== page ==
Every patient with an abnormal DRE, TRUS or a PSA 4 ng/ml
underwent systematic TRUS-guided biopsies of the prostate. The
routine assay of free (fPSA) and total PSA (tPSA) isoforms was
introduced only after 1998.
Finally, a total of 3942 histopathological examinations with a
con®rmed BPH diagnosis ful®lled the criteria and was included in
our analysis. Other 178 examinations were excluded from the
review because these involved histological specimens considered
inadequate. Speci®cally, 1621 examinations (41.1%) were obtained
from TURP and 2321 (58.9%) from OP.
Prostate volume, preoperatively obtained by TRUS using the
prolate ellipsoid formula [12], was available in only 2981 of our
cases. Prostate size and weight were not measured in vivo.
Preoperative total serum PSA levels were available only in cases
examined from 1989 to 1998. In these cases PSA determination
was carried out prior to any prostatic manipulation, and prior to any
biopsy or surgery of the prostate. In all cases the serum PSA
concentration was determined with a Tandem-R PSA assay (Hybritech Inc., San Diego, CA).
In each of the 3942 cases, all prostate specimens obtained from
surgery were previously ®xed in 10% buffered formalin and
embedded in paraf®n by standard histological procedures. For
TURP every chip and for OP all adenomas enucleated at surgery
were processed and analyzed.
To validate the comparison over a 20-year period, in each case
all histological slides were reviewed and re-classi®ed using internationally accepted criteria. In each case, the histological diagnosis
of BPH was con®rmed and all histological sections were examined
for evidence of the following variables: acute and chronic in¯ammation, focal acinar atrophy, postatrophic hyperplasia (PAH),
atypical adenomatous hyperplasia, prostatic intraepithelial neoplasia, incidental carcinoma (IC).
166
F. Di Silverio et al. / European Urology 43 (2003) 164±175
In particular, in all cases, T classi®cation of the IC was assigned
according to TNM, and all data were adjusted retrospectively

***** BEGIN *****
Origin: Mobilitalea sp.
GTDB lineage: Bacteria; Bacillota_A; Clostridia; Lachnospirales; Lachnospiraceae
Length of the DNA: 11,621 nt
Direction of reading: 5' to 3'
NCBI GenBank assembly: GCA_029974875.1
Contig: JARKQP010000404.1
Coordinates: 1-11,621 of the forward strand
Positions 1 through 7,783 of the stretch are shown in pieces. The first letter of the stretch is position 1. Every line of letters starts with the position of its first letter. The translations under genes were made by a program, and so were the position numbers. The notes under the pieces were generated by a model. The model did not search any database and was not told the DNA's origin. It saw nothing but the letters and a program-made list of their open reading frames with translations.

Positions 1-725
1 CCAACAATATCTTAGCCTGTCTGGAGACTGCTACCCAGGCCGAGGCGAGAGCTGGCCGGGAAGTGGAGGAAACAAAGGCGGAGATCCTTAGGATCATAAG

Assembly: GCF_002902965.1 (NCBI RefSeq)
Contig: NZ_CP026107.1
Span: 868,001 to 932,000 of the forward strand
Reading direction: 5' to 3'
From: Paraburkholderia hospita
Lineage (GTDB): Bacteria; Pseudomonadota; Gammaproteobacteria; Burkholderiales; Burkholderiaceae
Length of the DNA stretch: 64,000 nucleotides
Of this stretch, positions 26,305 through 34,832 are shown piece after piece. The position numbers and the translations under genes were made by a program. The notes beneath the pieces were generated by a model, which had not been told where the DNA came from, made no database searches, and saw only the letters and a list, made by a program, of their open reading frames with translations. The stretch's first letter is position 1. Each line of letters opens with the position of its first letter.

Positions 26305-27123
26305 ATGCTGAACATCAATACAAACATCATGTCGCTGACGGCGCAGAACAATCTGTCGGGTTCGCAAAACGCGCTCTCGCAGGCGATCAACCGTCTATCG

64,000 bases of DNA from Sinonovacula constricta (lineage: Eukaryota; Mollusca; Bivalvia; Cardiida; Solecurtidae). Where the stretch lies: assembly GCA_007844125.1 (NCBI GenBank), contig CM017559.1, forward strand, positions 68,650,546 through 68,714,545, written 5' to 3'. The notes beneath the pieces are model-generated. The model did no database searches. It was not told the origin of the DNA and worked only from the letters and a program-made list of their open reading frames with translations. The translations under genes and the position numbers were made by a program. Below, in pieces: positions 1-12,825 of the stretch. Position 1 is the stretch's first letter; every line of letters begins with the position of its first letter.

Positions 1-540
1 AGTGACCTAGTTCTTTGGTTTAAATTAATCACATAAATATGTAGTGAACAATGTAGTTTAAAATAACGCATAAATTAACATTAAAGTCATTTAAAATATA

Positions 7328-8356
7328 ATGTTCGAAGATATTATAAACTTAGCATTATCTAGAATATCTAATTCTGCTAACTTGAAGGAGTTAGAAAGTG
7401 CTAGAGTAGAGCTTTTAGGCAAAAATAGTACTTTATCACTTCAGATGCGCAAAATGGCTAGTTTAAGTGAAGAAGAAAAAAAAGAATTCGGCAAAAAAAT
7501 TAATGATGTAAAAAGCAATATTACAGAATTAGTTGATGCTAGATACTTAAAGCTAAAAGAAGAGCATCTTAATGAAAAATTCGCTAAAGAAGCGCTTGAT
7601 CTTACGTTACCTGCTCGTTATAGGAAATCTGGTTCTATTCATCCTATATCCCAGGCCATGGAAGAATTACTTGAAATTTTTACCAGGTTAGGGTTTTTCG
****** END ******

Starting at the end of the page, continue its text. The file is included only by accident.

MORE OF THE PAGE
according to the 1997 classi®cation system [13] (T1a: tumor
involving 5% of the resected prostatic tissue; T1b: tumor involving >5% of the resected prostatic tissue).
The term PIN was introduced in 1987 by Bostwick and Brawer
[14]. Our pathologist initially referred to this lesion as intraductal
dysplasia. All tissue samples were reviewed for the presence of
PIN, and we re-classi®ed the lesions using the modern concept of
high grade PIN (HGPIN) and low grade PIN (LGPIN) [15].
All AAH lesions were con®rmed using accepted criteria [16±18].
The presence of focal acinar atrophy was de®ned as one or more
discrete foci of simple glandular atrophy (patches of atrophic
epithelium within a background of surrounding normal-appearing
non-atrophic epithelium) or as postatrophic hyperplasia (foci of
crowded glands with small atrophic acini) [8,19].
All histological samples were also examined for the presence of
in¯ammation associated with BPH. Acute in¯ammation was
recorded when a neutrophic in®ltrate involved the glands as well
the stroma often associated with glandular damage. The terms mild,
moderate, and severe were used to indicate involvement of fewer
than one-third, about two-thirds, or more than two-thirds of the
tissue samples, respectively, by the acute in¯ammatory process. A
mononuclear in®ltrate around some of the ducts or acini was
recorded as being a mild chronic in¯ammation. A more extensive,
but localized, process involving about half of the ducts or acini with
in¯ammatory in®ltrate in the lumina and stroma was graded as
being a moderate chronic in¯ammation. Severe chronic in¯ammation was diagnosed if in the tissue samples there was diffuse
involvement of a mononuclear in®ltrate of lymphocytes, plasma
cells and histocytes [20].
Afterwards, the whole population of 3942 cases was divided into
different groups on the basis of the period of examination, patient